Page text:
4. I don’t know enough to comment on the England example. The point of the 1970s example was that markets would respond rationally to rising prices, finding ways to conserve oil until whatever the next energy source is becomes developed. The change will be gradual; there won’t be some “oh shit” moment when we suddenly realize we’re out of oil and should have done something about it (assuming that the basic research gets done, whether privately or publicly).

    As for discussing psychological policy rationales, I should clarify that I mean that I think that’s ok for discussing how we as a species or society structure our political discourse. Trying to weave a psychological history for an individual’s views through psychoanalysis, on the other hand, I think is suspect and, as you say, possibly insulting. (I get the irony of what I edited from your original comment now.)

  5. Zhubin:

    The point of Andrew’s argument was that oil prices are going to rise gradually over the course of years if not decades as the most lucrative oil fields get exhausted. That means that the world will have plenty of time to develop alternative fuel sources as the price of fossil fuels rises. Right now, oil prices are below their 1970s peak in real terms, so clearly the world isn’t in imminent danger of running out of oil.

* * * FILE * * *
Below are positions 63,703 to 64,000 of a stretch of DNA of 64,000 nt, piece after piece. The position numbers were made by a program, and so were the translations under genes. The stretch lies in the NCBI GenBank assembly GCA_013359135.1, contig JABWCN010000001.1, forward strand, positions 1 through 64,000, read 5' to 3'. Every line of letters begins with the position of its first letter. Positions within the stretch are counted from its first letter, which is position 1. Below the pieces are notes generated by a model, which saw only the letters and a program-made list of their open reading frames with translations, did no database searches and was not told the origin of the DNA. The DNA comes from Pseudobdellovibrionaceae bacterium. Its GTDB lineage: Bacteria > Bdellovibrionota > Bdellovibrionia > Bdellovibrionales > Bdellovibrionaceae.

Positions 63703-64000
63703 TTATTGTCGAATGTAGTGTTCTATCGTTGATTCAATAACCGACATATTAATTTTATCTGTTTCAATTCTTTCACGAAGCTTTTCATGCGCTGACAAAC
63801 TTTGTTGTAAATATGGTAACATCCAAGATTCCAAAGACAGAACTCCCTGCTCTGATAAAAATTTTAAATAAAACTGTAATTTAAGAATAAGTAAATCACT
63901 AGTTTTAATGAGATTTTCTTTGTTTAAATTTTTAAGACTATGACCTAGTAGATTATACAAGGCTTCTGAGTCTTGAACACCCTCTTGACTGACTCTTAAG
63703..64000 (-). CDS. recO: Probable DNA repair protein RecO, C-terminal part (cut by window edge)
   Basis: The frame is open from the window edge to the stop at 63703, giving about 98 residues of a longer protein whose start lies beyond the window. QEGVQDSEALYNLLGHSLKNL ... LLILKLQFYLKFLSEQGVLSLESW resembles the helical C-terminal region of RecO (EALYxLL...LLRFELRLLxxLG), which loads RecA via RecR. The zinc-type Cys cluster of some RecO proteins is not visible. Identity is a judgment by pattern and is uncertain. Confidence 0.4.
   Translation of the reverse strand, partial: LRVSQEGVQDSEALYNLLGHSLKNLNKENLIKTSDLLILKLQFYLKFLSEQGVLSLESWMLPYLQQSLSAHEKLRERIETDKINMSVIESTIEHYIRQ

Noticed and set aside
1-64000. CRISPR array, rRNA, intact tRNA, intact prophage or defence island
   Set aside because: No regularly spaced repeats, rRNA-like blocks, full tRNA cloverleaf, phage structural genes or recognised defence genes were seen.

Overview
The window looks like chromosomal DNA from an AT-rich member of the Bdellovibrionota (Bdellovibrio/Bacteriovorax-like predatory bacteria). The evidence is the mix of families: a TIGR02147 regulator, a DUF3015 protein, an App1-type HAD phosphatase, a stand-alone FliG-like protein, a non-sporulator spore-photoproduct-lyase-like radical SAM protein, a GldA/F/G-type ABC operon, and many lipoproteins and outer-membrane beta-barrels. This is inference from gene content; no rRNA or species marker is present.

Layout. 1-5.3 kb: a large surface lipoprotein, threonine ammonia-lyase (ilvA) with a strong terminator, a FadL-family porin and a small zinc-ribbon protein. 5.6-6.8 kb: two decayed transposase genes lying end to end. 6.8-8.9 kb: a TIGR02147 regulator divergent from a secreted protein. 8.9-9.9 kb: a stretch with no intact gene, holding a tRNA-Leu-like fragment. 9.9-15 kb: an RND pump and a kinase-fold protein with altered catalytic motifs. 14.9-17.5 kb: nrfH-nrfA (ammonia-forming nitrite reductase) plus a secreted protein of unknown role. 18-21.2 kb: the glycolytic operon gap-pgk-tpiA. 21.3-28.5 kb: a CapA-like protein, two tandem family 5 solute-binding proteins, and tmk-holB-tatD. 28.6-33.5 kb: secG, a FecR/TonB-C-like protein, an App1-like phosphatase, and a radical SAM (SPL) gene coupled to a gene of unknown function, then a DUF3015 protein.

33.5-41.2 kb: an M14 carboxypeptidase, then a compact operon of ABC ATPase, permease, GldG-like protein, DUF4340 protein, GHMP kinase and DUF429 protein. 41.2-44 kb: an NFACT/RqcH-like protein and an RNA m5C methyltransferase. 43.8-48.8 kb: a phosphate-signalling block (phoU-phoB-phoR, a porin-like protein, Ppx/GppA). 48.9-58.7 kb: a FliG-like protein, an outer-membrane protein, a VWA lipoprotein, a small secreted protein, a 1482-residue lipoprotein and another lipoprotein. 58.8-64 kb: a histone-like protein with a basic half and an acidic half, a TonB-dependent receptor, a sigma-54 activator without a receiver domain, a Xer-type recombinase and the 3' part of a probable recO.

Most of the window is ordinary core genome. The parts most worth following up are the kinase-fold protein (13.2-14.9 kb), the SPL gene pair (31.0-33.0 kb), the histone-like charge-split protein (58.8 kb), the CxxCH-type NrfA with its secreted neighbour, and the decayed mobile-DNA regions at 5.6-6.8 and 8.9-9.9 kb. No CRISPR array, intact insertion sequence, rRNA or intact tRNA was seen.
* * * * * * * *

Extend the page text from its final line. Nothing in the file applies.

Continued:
Your claim that markets only consider the short term is absurd. How do you explain markets in 30-year treasury bills, or the billions that get invested every year in long-shot tech startups who aren’t likely to pay off for years, if not decades in the future? How do you explain companies’ decisions to invest in multi-billion dollar factories which will take years to turn a profit big enough to repay the capital? How do you explain the billions of dollars pharmaceutical companies spend on R & D? Most of it doesn’t pan out, and the few successful drugs take years to get on the market.

    Markets take long-term effects into account all the time. In fact, modern financial markets are exceedingly good at managing long-term risks and at investing for future payoffs. It is the government, driven by 2-year election cycles, that has trouble dealing with the long-term. Look at our half-trillion dollar deficit, our crumbling schools, and our unsustainable entitlements programs. Everyone knows these problems need to be solved, but politicians know that they’ll be out of office before the shit hits the fan.